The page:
An estimated 100 million viewers had an unvarnished look at the Republican and Democratic presidential candidates on Monday night. The nationally televised — and live-streamed — debate between Donald Trump and Hillary Clinton showed the two for who they are and so gave the American electorate a chance to make a more-educated decision on Nov. 8.
Trump was subdued at the beginning, but his brashness and his debate-from-the-gut style soon broke through. Whether that helped or hurt him is itself debatable, as the Republican nominee has enjoyed much of his success among his base for shooting from the hip and “telling it like it is.” Clinton, by contrast, presented the carefully prepared, policy -focused and temperate alternative, who pounced on a number of opportunities to put Trump on the defensive.
Judging the candidates on their delivery — the so-called style points that are not very important, but have had an effect in close elections — it’s safe to say that we emerged from Monday night much as we were when the debate began. This election pits the hard-charging outsider against the politically seasoned and experienced policy wonk, and whether you believe the political system to be broken or in need of breaking will likely inform who you vote for in November.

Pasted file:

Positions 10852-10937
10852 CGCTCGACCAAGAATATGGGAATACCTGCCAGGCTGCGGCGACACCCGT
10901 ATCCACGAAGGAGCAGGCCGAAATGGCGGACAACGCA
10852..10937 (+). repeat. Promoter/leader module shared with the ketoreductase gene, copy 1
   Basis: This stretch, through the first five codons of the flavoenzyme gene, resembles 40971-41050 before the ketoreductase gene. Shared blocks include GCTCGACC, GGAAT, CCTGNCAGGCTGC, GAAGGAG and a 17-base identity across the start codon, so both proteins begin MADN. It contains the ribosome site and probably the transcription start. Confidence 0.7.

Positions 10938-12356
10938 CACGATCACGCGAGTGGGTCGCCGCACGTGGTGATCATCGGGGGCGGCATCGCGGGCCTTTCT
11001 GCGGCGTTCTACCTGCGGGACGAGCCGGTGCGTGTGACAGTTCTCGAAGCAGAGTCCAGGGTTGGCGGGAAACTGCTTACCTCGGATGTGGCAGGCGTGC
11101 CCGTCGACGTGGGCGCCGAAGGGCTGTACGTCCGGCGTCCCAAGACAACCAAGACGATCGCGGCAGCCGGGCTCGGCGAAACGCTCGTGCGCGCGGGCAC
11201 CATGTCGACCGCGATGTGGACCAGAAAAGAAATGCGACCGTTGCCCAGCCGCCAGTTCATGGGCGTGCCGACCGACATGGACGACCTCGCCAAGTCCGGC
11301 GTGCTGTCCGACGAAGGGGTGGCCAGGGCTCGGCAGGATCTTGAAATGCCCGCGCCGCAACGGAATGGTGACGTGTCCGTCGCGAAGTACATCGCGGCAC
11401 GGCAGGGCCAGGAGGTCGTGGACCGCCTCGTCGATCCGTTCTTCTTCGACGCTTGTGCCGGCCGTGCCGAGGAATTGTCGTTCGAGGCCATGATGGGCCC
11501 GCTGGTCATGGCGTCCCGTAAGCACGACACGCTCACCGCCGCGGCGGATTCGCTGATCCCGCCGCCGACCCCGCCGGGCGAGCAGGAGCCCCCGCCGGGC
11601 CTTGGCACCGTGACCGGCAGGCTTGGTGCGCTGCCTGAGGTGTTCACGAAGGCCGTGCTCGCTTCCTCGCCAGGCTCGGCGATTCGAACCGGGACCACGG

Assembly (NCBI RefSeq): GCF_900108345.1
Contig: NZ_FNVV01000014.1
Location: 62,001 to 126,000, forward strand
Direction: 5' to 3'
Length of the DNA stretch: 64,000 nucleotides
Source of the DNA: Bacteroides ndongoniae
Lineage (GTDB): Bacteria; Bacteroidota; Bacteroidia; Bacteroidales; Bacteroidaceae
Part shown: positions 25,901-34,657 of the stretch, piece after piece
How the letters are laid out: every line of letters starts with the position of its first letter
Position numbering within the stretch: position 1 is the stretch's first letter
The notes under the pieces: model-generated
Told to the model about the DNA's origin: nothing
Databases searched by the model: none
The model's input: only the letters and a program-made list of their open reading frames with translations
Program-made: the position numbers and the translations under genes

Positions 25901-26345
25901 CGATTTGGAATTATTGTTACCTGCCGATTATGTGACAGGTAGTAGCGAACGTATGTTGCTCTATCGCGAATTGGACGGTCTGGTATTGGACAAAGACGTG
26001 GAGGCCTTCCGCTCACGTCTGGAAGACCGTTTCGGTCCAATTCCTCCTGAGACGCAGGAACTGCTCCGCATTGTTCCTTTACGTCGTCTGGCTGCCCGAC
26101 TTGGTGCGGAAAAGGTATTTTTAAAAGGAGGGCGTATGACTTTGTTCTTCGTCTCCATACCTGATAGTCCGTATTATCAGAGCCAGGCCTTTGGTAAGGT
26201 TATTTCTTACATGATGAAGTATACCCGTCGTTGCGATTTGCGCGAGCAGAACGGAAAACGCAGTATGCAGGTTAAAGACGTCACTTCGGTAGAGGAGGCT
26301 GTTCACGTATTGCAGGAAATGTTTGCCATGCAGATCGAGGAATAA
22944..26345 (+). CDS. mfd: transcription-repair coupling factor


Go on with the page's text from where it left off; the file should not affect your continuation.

Clearly, the two candidates have very different views of where the United States is and where it’s headed, and that was on full display during the debate. Trump described the economy, trade deficit, inner cities, infrastructure, NAFTA and the Iran nuclear deal as “a disaster” or some variation on “the worst deal ever,” brought about by incompetent politicians, including Clinton. His solution for most of these problems was a commitment to “get very tough” on each of them.
Clinton, the conventional politician, offered specific policies for the problems she enumerated. On the issue of race and law enforcement, for example, she said the country needs to “deal with mandatory minimum sentences. … We need more second-chance programs,” and she called on ending private prisons in the state prison system. Such specifics provided a contrast with Trump, but it is an axiom of presidential politics that not everything a candidate advocates in the course of a campaign is actually pursued or even achievable once the candidate is elected.
And then, of course, there were the attacks, where both candidates scored. Trump, for example, took heat for not releasing his tax returns, but returned the assault by saying that he’d do so when Clinton released the 33,000 missing State Department emails supposedly stored on her private server.
Over the last few election cycles, voters began to question the value of presidential debates. Monday’s debate proved their value. There was nothing hidden on that stage. And if there was little in the way of theatrics, it was because the candidates were playing themselves. That’s not a bad thing.